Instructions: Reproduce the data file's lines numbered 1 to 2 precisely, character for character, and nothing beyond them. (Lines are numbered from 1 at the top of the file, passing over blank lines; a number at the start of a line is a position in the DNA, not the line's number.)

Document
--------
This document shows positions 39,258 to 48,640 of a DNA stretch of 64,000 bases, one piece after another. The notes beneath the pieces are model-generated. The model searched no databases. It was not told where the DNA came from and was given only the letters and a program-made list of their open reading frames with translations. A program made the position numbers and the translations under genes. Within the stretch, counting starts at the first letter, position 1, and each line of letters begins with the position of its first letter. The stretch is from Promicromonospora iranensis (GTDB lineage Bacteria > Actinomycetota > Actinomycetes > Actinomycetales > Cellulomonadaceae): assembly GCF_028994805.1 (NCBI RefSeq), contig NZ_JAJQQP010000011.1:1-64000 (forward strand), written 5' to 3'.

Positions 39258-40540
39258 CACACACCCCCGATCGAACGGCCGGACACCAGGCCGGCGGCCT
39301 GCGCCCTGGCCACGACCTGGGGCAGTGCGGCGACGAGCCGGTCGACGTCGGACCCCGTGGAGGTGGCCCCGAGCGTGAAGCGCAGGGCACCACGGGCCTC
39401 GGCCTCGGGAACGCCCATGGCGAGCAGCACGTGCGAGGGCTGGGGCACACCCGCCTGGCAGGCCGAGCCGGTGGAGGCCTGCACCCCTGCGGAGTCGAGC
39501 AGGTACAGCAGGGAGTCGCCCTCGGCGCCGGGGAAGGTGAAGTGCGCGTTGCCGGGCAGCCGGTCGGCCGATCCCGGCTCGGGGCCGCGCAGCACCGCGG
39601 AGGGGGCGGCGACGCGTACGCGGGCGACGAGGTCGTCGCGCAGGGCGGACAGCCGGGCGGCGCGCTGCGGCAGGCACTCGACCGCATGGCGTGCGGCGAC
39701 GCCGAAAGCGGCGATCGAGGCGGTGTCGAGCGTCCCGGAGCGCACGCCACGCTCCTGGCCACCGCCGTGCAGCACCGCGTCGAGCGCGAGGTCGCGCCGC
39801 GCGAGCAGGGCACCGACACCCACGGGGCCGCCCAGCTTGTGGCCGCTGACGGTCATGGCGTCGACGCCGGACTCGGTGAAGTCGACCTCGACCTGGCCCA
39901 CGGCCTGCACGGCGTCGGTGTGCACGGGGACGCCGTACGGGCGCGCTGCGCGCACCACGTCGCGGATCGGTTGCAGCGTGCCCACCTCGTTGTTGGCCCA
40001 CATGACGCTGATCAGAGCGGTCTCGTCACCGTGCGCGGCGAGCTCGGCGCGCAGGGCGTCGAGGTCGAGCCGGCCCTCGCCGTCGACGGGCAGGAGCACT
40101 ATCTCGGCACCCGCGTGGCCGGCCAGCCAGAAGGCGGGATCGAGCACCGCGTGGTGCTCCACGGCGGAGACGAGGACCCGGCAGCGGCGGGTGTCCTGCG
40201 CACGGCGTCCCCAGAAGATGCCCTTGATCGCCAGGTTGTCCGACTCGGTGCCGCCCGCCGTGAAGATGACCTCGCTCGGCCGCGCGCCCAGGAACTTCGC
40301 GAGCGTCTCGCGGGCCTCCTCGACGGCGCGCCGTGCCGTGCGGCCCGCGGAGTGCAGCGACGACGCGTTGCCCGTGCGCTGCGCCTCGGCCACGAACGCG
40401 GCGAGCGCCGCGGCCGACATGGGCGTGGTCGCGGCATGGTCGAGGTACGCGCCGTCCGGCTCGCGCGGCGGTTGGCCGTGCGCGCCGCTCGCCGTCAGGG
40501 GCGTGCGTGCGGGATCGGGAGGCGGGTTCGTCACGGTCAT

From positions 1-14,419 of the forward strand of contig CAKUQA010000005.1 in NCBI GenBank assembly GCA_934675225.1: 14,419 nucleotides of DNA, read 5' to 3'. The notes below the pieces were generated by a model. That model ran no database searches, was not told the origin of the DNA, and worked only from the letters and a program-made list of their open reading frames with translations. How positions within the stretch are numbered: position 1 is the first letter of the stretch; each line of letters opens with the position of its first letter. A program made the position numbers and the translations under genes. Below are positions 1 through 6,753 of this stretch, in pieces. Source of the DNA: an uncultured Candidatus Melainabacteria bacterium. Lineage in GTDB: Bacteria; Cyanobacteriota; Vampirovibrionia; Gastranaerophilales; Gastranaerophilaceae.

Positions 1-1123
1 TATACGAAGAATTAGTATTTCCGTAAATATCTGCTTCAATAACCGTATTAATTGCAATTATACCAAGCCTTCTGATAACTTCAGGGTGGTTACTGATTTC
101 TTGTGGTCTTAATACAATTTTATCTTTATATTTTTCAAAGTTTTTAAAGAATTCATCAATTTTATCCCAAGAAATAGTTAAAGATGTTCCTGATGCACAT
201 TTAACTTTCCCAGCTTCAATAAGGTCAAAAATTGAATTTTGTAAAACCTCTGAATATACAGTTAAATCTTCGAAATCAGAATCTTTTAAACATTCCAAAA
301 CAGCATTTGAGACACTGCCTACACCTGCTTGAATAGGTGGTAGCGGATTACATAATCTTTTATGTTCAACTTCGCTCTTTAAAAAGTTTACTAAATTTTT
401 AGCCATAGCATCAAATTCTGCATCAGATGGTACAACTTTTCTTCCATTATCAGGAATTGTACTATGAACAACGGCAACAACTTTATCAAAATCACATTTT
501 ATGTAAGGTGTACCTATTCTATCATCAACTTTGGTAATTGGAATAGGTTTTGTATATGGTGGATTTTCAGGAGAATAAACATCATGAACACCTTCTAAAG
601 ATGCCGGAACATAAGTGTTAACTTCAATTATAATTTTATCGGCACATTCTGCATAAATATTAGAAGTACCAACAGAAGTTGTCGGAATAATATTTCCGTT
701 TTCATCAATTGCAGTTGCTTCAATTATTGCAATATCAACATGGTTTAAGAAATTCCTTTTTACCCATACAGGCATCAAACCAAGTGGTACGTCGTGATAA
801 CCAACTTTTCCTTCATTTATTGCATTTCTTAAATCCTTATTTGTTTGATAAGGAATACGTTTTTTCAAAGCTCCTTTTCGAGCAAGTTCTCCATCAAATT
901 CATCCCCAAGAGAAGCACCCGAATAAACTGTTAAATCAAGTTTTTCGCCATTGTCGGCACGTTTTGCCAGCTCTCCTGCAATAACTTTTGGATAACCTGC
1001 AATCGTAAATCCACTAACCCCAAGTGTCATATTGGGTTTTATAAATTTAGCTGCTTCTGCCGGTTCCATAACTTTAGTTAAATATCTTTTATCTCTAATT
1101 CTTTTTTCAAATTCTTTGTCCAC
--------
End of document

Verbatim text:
This document shows positions 39,258 to 48,640 of a DNA stretch of 64,000 bases, one piece after another. The notes beneath the pieces are model-generated. The model searched no databases. It was not told where the DNA came from and was given only the letters and a program-made list of their open reading frames with translations. A program made the position numbers and the translations under genes. Within the stretch, counting starts at the first letter, position 1, and each line of letters begins with the position of its first letter. The stretch is from Promicromonospora iranensis (GTDB lineage Bacteria > Actinomycetota > Actinomycetes > Actinomycetales > Cellulomonadaceae): assembly GCF_028994805.1 (NCBI RefSeq), contig NZ_JAJQQP010000011.1:1-64000 (forward strand), written 5' to 3'.

Positions 39258-40540